From Brian Lockhart, CT Post:
Two city unions–the 700-member National Association of Government Employees and the 130-person supervisors–have given Mayor Joe Ganim some of the concessions his budget needs.
Specifically, both collective bargaining groups agreed Thursday night to give up one year of negotiated 2.5 percent raises in 2017. Combined, those givebacks, according to union estimates, add up to roughly $700,000 of the $4 million hole built into the city budget that went into effect July 1.
The mayor originally wanted other future raises canceled, and for union members to accept 10 unpaid furlough days. Ganim dropped those demands several weeks back, then eventually offered two years’ worth of job security in exchange for Thursday’s concessions.
According to both unions-and most importantly, for the their members–the mayor also agreed to cancel a few dozen layoffs that had been ordered last Friday.
Full story here.
*** Too little, too late, no? ***
This is nothing to celebrate. It’s another symptom of a city in crisis.
The budget assumed City fathers would have to shake employees up enough with furloughs, layoffs or other ‘labor negotiating tactics’ to complete this REVENUE ASSUMPTION of $4 Million. These are the first reports and the City did not get all it asked for. More work to ‘clawback’ revenue already allocated to salaries rather than focus on economic development? We are already in deep water up to the tops of our red boots and there is little positive motion showing, no priorities spoken of and the Mayor using video two days after an audience of 400 taxpayers was available to hear his comments that could have shown how well he listened to their comments. I, as others have, commend him for staying at the ‘non-meeting’ since they sent the secretary home, shut the taxpayer-paid videos off also, and stayed with a handful or two of Council members who had no “meeting to attend” at 8:00 PM on a Council meeting night. But I have asked myself where would Bill Finch have been, and I find myself in agreement, he would not have been there in the Mayor’s chair listening for two hours to people providing critique of his past eight months. The bottom line? Time will tell.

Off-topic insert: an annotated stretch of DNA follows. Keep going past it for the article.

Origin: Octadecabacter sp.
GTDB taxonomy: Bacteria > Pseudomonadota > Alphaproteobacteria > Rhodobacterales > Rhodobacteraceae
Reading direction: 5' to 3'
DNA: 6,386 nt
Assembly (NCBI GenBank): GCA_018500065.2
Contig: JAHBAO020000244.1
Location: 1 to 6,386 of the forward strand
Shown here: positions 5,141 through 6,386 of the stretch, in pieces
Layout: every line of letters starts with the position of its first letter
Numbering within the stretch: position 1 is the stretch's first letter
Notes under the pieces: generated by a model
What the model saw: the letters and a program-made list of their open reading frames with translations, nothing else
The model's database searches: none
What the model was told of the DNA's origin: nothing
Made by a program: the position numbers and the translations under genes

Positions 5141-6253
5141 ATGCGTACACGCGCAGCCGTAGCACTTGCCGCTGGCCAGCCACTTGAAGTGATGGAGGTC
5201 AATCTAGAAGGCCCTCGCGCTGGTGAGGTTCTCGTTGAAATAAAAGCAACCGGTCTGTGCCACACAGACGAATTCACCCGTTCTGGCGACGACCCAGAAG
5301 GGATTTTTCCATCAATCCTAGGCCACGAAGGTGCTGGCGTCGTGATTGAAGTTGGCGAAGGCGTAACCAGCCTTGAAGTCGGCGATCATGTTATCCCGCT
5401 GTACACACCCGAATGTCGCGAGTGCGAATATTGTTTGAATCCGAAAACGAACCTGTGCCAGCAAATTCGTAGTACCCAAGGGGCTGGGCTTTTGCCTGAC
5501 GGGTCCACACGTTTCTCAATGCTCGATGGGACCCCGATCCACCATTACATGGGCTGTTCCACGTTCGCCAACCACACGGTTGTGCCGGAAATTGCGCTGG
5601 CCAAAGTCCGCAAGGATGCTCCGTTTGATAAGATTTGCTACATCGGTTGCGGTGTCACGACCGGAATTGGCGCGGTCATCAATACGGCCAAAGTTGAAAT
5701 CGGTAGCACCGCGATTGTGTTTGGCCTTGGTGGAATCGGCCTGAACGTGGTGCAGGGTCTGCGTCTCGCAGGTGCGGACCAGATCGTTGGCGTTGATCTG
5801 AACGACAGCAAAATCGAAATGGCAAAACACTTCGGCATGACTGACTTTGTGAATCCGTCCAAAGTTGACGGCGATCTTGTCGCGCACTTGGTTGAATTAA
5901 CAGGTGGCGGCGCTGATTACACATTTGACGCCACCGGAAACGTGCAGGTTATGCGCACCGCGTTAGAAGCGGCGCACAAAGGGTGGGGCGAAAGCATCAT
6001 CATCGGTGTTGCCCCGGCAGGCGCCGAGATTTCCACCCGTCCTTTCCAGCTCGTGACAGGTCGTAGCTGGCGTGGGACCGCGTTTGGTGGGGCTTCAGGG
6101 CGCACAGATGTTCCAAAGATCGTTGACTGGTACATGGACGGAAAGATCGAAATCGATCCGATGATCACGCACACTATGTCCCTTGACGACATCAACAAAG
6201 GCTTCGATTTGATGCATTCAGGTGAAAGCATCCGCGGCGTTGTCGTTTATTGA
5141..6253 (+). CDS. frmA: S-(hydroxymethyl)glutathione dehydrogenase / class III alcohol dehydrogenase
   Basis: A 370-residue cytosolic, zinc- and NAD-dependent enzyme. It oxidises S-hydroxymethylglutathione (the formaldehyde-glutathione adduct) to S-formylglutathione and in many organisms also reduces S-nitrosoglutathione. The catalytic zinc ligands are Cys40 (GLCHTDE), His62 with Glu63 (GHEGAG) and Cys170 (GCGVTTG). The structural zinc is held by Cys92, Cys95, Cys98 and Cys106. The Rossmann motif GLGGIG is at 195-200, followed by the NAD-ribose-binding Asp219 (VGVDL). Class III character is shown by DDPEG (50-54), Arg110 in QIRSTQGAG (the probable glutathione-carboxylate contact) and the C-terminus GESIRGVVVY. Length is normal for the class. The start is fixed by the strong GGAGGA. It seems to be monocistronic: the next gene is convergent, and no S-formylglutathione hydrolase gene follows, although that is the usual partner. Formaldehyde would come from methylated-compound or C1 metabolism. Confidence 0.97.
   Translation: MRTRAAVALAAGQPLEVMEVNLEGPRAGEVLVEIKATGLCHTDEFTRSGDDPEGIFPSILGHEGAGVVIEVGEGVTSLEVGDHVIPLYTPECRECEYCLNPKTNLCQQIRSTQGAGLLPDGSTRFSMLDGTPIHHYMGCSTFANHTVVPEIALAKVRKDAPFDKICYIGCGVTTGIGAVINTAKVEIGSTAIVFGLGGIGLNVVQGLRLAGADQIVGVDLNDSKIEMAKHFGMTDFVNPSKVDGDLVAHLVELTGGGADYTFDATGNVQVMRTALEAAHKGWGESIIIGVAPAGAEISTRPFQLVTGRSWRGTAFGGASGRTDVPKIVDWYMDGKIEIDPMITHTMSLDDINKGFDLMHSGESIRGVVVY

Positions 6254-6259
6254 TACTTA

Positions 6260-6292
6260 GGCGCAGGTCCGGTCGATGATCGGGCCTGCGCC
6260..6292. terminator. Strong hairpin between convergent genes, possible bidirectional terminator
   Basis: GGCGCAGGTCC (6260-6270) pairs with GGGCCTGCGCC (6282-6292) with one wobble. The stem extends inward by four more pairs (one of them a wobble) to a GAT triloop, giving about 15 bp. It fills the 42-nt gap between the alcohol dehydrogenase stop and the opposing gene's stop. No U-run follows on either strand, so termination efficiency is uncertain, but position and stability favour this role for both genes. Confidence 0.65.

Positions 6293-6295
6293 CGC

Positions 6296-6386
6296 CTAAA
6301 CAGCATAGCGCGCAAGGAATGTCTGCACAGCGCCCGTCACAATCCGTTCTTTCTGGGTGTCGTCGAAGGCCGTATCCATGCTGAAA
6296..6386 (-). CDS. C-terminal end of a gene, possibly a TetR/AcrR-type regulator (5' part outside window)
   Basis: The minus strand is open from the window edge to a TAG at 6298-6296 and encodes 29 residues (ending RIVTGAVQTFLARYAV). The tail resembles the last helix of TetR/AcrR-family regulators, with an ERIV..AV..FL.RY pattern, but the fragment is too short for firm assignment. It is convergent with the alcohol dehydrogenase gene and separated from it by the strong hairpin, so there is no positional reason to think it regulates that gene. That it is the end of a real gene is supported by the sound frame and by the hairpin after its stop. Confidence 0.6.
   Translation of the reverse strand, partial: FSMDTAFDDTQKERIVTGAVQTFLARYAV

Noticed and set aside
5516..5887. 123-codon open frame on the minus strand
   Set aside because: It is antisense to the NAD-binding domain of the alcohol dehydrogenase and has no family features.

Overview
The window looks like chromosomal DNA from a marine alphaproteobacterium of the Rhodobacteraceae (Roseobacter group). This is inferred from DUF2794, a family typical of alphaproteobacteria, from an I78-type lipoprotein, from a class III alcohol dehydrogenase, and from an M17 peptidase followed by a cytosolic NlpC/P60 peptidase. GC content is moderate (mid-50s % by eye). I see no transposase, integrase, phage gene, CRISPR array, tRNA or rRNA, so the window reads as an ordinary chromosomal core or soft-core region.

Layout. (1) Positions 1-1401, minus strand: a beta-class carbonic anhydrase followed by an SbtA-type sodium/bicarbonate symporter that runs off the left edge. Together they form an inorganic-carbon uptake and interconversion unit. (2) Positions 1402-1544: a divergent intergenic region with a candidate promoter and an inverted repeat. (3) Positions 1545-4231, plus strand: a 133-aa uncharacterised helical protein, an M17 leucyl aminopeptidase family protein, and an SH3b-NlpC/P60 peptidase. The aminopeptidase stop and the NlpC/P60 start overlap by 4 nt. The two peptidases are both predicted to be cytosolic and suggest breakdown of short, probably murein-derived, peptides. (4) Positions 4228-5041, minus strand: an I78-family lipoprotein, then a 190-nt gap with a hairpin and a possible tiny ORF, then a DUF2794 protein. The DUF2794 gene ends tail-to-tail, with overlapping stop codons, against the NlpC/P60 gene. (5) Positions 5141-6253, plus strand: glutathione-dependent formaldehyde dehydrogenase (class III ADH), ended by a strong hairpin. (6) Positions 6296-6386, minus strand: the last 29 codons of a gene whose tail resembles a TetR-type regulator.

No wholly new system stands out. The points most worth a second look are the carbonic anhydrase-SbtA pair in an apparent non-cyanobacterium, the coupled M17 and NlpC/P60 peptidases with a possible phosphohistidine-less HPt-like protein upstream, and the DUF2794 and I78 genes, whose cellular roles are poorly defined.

This is a bad deal for the taxpayers of Bridgeport. When is the Mayor going to rightsize City government and move to restructure the retiree health care plan? A Mayor should NEVER give away the right to engage in needed unpaid furloughs. We need major restructuring and not modest reforms.